Besides heightened scrutiny of the ongoing effort, the new controversy could further motivate key lawmakers who are pushing to tighten restrictions on how the department spends any future farm relief funds.
That fight, POLITICO says, has become increasingly contentious as Senate Republicans plan to introduce a scaled-back stimulus bill amid the standoff over a new virus relief plan that's dragged on for weeks.
The proposed legislation would include a $300 a week enhanced unemployment benefit, money for small business aid, additional U.S. Postal Service funding and protection for employers against lawsuits stemming from COVID-19 infections, POLITICO said. It would represent a slimmed-down version of the $1 trillion legislation GOP senators introduced at the end of July as a counter-point to the $3.5 trillion plan Democrats passed in the House in May.
POLITICO also noted that there are no immediate signs that Senate Majority Leader Mitch McConnell, R-Ky., would call senators back from their August break to vote on the proposal. Any such legislation would need to get at least some Democratic support to get through the Senate and POLITICO thinks that is unlikely — and that any new stimulus may not be acted upon until September.
House Speaker Nancy Pelosi, D-Calif., and Senate Democratic leader Chuck Schumer, D-N.Y., have offered to trim their proposal by $1 trillion but have repeatedly rejected any smaller stimulus or doing a virus relief package piecemeal.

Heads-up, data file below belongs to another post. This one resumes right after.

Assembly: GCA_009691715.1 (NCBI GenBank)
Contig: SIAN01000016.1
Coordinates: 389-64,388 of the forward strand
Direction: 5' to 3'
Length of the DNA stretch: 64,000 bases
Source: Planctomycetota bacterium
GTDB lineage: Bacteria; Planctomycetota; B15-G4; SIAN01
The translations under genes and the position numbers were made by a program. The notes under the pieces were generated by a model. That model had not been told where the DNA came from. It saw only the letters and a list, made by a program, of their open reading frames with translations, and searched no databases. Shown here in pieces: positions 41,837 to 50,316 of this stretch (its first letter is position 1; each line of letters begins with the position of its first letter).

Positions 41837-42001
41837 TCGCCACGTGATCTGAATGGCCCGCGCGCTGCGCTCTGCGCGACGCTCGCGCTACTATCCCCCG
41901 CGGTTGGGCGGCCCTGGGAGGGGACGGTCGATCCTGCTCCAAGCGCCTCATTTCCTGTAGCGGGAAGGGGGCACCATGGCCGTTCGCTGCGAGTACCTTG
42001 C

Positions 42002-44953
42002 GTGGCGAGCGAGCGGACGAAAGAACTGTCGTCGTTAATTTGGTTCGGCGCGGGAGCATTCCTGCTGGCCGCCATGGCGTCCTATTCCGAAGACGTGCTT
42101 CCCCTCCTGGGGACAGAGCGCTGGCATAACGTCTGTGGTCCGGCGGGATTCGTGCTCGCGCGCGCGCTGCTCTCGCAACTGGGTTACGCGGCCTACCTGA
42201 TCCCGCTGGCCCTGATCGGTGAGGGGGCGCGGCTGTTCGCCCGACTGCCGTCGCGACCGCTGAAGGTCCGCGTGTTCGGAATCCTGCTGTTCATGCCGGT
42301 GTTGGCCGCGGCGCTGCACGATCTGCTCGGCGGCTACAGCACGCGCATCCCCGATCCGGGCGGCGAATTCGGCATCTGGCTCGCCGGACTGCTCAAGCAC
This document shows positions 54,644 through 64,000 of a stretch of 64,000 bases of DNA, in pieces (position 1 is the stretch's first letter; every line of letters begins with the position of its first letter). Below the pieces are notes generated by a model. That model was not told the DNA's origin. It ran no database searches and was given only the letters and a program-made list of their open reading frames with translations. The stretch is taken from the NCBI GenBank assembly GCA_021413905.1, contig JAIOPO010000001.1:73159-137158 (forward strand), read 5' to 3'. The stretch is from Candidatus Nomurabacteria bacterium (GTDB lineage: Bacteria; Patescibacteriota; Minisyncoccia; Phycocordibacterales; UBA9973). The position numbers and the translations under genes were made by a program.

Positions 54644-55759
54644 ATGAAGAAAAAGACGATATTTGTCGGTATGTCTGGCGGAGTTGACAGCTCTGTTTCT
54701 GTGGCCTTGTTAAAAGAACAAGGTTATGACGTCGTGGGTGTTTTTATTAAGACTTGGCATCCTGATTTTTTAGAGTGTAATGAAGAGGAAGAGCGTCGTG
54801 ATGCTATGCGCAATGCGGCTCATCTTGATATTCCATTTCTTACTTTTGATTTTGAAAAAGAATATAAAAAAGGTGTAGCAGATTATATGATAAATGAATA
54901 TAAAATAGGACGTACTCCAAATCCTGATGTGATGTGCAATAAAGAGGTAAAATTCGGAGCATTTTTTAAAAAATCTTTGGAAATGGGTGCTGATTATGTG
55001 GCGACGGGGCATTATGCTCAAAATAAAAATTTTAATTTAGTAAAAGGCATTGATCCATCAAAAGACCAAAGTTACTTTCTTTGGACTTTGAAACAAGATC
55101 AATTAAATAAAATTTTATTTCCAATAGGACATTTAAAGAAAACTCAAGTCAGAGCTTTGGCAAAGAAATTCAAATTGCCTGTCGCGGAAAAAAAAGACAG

With just 78 days until the general election, the White House and congressional Republicans have been in a deadlock with Democrats over bolstering the U.S. economy with millions of people still out of work and many businesses struggling with pandemic-induced shutdowns, POLITICO said.
That is despite warnings from Federal Reserve officials, economists, governors and mayors that, with much of the earlier stimulus exhausted, the risk to the economy grows every day that goes by without a deal. And, while McConnell said on Monday in Kentucky that he still hopes they can cut a deal with Democrats, he avoided “any guarantees.” “I can't tell you with certainty we're going to reach an agreement,” he said.
So, we will see. While there is strong pressure for an addition relief bill, there also is strong resistance — an increasingly bitter fight producers should watch closely as it proceeds, Washington Insider believes.